And after that I say to Lean: "Hey, 95% of the time you can prove next i j by mk i. Otherwise, simplify the expression for j before doing that."

Johan Commelin (Feb 26 2019 at 12:25):

And so in 99% of the cases I can get away with just writing A.delta i. And in 1% of the cases I might to actually work on the proof obligation...

Johan Commelin (Feb 26 2019 at 12:26):

If something like that can work, that would be cool.

Mario Carneiro (Feb 26 2019 at 12:26):

So is_complex is actually talking about three objects....

Mario Carneiro (Feb 26 2019 at 12:27):

def is_complex :=
∀ {{i j k : ℤ}} (n1: next i j) (n2 : next j k), range (A.delta n1) ⊆ ker (A.delta n2)


what is {{}}?

Mario Carneiro (Feb 26 2019 at 12:28):

half implicit, too lazy to unicode

Mario Carneiro (Feb 26 2019 at 12:28):

I think it is working ascii notation though

Kenny Lau (Feb 26 2019 at 12:28):

what is half implicit?

Mario Carneiro (Feb 26 2019 at 12:28):

not applied unless you apply an argument after them

Mario Carneiro (Feb 26 2019 at 12:29):

like in the definition of subset

:o

Johan Commelin (Feb 26 2019 at 12:32):

Hmm, but I think you are working on the wrong part. The definition of delta has to change.

Johan Commelin (Feb 26 2019 at 12:33):

is_complex is just an example of something that doesn't typecheck with the current definition of delta.

Mario Carneiro (Feb 26 2019 at 12:33):

I did that... A.delta {i j} n1

Ooh, right. Ok.

Johan Commelin (Feb 26 2019 at 12:33):

But that means I can't write A.delta i, can I?

Mario Carneiro (Feb 26 2019 at 12:33):

although possibly i and j shouldn't be implicit - this will print a bit weird if n1 is not a simple term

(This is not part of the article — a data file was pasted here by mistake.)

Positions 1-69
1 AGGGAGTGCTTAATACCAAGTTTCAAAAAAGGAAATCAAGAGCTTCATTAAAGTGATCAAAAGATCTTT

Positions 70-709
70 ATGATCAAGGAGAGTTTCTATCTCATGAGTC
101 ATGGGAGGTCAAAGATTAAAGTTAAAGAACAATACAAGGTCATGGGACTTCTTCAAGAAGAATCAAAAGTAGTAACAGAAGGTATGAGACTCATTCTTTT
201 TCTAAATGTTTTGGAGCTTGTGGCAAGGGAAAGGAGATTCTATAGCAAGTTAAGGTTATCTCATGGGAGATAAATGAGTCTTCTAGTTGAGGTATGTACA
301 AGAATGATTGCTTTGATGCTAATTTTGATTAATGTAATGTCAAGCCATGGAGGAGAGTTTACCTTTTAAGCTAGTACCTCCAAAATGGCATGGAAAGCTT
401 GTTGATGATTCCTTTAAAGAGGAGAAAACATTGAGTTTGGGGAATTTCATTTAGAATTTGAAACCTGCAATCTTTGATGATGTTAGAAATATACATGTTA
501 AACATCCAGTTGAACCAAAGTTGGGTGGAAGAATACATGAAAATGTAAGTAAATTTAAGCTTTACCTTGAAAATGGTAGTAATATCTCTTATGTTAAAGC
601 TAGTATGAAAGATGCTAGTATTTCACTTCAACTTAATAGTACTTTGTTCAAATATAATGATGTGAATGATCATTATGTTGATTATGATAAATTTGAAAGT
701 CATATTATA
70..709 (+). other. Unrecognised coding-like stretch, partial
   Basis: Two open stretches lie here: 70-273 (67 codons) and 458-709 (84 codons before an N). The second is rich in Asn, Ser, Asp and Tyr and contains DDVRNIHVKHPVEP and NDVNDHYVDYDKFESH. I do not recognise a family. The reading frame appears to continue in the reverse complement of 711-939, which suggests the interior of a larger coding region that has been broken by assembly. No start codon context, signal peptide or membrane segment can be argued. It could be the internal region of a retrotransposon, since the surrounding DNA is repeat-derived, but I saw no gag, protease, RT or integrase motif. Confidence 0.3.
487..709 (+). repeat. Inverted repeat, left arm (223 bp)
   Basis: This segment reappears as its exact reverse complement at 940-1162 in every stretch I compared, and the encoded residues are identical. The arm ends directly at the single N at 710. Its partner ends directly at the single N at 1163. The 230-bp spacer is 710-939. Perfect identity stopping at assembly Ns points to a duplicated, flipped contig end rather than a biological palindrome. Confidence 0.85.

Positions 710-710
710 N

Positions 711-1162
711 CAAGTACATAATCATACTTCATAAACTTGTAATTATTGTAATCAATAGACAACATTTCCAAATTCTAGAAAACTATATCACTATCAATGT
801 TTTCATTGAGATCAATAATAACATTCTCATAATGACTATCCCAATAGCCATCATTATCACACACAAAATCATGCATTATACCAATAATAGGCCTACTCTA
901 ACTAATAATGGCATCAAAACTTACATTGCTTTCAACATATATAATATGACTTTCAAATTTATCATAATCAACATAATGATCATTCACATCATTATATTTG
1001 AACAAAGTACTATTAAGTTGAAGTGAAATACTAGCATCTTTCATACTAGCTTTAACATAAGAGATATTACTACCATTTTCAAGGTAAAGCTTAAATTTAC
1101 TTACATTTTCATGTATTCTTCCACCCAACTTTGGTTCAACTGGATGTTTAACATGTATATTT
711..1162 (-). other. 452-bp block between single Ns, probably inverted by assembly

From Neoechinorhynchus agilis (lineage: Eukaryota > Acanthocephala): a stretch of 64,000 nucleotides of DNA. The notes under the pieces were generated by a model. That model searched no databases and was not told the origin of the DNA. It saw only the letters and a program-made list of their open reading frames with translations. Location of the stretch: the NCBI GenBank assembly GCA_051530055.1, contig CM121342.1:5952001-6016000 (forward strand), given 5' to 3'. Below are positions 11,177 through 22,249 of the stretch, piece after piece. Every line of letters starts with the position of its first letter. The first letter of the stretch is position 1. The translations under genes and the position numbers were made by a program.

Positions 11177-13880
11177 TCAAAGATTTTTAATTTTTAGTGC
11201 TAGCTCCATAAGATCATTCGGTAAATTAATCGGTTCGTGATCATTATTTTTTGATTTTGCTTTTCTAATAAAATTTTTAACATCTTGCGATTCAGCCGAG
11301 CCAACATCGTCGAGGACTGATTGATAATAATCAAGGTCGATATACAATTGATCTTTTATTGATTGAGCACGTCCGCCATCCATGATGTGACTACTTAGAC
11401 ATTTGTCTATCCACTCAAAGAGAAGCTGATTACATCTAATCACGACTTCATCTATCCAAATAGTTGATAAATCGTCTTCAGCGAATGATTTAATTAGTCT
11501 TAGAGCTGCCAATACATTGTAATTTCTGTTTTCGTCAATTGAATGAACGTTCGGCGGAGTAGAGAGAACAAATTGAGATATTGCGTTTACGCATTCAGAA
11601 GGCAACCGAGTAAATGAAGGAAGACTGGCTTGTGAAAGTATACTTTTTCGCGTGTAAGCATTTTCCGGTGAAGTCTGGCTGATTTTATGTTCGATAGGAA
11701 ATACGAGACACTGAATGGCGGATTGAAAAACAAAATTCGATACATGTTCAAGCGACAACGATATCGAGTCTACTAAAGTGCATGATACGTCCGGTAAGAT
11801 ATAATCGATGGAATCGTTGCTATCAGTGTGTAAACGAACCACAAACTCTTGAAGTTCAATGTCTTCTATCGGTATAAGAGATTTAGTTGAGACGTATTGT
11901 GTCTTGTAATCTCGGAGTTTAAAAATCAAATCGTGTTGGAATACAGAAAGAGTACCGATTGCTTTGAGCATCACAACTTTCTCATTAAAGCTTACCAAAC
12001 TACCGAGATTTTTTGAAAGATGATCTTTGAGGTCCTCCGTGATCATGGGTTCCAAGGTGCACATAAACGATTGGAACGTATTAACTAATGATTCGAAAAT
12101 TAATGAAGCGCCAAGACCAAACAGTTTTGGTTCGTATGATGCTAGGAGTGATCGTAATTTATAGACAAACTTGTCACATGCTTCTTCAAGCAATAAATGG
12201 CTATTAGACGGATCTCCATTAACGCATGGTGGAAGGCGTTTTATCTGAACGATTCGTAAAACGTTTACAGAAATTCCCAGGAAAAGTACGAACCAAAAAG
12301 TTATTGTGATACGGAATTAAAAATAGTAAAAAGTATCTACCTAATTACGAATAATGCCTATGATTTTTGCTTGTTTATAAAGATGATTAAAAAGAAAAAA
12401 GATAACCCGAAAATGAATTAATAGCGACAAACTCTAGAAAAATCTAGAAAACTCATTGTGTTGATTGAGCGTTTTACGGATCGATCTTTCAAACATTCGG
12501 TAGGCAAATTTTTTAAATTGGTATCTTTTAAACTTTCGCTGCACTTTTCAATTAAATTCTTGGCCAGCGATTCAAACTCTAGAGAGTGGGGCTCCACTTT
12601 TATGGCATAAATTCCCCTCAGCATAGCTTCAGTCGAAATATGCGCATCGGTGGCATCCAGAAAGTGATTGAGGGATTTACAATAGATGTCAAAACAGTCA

Mario Carneiro (Feb 26 2019 at 12:34):

No, I'm claiming that's a bad idea

Mario Carneiro (Feb 26 2019 at 12:35):

If you don't have the objects lying around already, you can use +1 and -1 to access next elements, but if you ever want to link two of them together you need a variable for the common object

Mario Carneiro (Feb 26 2019 at 12:35):

is_complex is a good example of this - j is mediating the connection between i and k

Mario Carneiro (Feb 26 2019 at 12:35):

I know this looks silly but it's a DTT thing

Johan Commelin (Feb 26 2019 at 12:37):

This will be hard to explain to mathematicians...

Johan Commelin (Feb 26 2019 at 12:37):

Why can't automation help us here?

Mario Carneiro (Feb 26 2019 at 12:38):

because DTT doesn't like it when you try to prove defeqs

Johan Commelin (Feb 26 2019 at 12:38):

If Lean figures out j by unification, that's cool. If it didn't: use i+1.

Mario Carneiro (Feb 26 2019 at 12:38):

You want all rewriting and stuff to happen in prop land

Mario Carneiro (Feb 26 2019 at 12:38):

but delta is data, so it needs a general type

Mario Carneiro (Feb 26 2019 at 12:39):

it's not a question of figuring out the expressions, it's about making i+1-1 defeq to i

Johan Commelin (Feb 26 2019 at 12:44):

Hmmm, I think that I wouldn't mind if automation could also help us with providing data, and not only proofs.

Patrick Massot (Feb 26 2019 at 12:46):